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For twenty years now the West has shirked its responsibility in Abkhazia, by Oliver Urs Lenz

Oliver Urs Lenz | Special to Abkhaz World

I would like to mention two somewhat similar cases. These are Chechnya and, at the risk of losing readers tired of superficial comparisons, Kosovo. I believe that together, they can tell us what consequences the West should draw from the Georgian-Abkhazian war that ended twenty years ago today, as they constitute positive and negative alternatives.

There are obviously many differences between Chechnya, Abkhazia and Kosovo, but one thing they have in common is that all three fought wars with larger countries that claimed ownership over them --- Russia, Georgia and Serbia. These were horrible wars. (Most wars are, but I feel that the impact on local people is often underestimated by outsiders proposing resolutions to these types of conflicts.) A second important commonality is that all three emerged victorious from these wars. They received differing degrees of outside support, but that does not affect this practical outcome.

Why did the West recognise Kosovo's independence in 2008? Certainly the feeling that through its conduct during the war, Serbia had lost its moral right to sovereignty over Kosovo, played a role. But I believe the decisive argument was practical. It was clear that Kosovo would not voluntarily become part of Serbia again, and the status quo of unresolved status was deemed unacceptable.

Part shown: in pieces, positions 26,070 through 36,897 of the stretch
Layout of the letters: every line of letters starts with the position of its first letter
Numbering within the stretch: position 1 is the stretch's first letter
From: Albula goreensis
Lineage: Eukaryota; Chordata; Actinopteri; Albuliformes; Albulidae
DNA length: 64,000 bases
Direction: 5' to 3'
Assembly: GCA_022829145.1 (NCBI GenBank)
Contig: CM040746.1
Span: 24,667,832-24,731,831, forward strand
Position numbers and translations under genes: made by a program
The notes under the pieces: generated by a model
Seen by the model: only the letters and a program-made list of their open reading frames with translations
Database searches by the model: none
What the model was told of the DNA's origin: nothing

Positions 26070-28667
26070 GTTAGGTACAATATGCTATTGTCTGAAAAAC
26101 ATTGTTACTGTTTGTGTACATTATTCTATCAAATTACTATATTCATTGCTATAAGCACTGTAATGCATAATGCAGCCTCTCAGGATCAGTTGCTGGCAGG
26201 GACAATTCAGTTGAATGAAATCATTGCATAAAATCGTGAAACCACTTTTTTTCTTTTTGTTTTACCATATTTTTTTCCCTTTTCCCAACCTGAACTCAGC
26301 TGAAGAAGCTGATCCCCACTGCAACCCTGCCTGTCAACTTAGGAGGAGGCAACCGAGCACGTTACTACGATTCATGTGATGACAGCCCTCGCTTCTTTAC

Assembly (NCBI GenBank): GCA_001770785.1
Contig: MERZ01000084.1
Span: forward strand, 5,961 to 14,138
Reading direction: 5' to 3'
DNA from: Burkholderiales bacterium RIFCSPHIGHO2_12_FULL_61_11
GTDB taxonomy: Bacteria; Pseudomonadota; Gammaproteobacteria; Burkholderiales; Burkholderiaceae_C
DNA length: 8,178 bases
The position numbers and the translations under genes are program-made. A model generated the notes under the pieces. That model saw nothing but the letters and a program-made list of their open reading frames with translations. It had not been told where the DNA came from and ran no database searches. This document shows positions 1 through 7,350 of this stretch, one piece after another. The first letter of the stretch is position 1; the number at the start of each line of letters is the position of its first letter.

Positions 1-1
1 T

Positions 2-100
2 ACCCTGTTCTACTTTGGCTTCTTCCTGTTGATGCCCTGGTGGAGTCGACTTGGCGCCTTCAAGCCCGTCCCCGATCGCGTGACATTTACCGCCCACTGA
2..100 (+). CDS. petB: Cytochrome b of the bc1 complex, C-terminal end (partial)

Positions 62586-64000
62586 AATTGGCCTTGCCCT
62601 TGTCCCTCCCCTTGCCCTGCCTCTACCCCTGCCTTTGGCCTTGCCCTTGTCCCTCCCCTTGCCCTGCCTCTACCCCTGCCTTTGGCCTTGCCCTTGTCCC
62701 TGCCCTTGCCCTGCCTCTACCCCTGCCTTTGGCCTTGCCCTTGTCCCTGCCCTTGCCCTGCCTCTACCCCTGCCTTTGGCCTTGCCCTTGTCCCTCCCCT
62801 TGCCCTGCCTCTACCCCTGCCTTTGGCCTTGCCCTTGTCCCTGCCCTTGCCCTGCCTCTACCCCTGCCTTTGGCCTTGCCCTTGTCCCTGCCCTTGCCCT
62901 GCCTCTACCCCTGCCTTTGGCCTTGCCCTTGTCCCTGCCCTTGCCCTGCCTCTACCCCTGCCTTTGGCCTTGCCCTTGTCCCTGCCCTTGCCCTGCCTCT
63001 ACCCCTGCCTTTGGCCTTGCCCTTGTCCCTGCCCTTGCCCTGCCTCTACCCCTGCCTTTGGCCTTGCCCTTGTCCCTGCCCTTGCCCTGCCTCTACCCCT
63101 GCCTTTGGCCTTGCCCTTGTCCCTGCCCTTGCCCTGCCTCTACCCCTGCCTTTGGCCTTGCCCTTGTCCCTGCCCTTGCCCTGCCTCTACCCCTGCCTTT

In fact, there was a third hypothetical possibility that was easiest to reject: reintegration of Kosovo into Serbia by force. And yet that is what eventually happened in Chechnya with the second war that broke out in 1999. To be sure, Chechnya must share part of the blame for failing to build a stable state after the first war and also for the outbreak of the second. But this instability was also due to the fact that Chechnya received too little Western support beyond guiding the 1997 presidential election, and a failure of the West to treat the Chechen government as a responsible party. Most of all, Russia was more or less free to steam-roll over Chechnya because from the Western perspective, this was still an internal conflict.

As with Chechnya, the West has always appeared to accept the status quo in Abkhazia. To its credit, Abkhazian society has managed to avoid Chechnya's descent into chaos, and to build a state that is remarkably democratic, given the circumstances. Nevertheless, as in Chechnya, the risk of renewed violence has never been far away, with Georgian military 'initiatives' in Abkhazia in 1998 and 2001 and in South Ossetia in 2004 and 2008. Until the Russian response in 2008, these attacks went largely unnoticed in the West precisely because these were seen as internal conflicts. Luckily, one positive effect of the 2008 War has been increased stability, and in the short term renewed violence is now much less likely. However, as long as the West sees Abkhazia as part of Georgia, the Chechen scenario is always a possibility.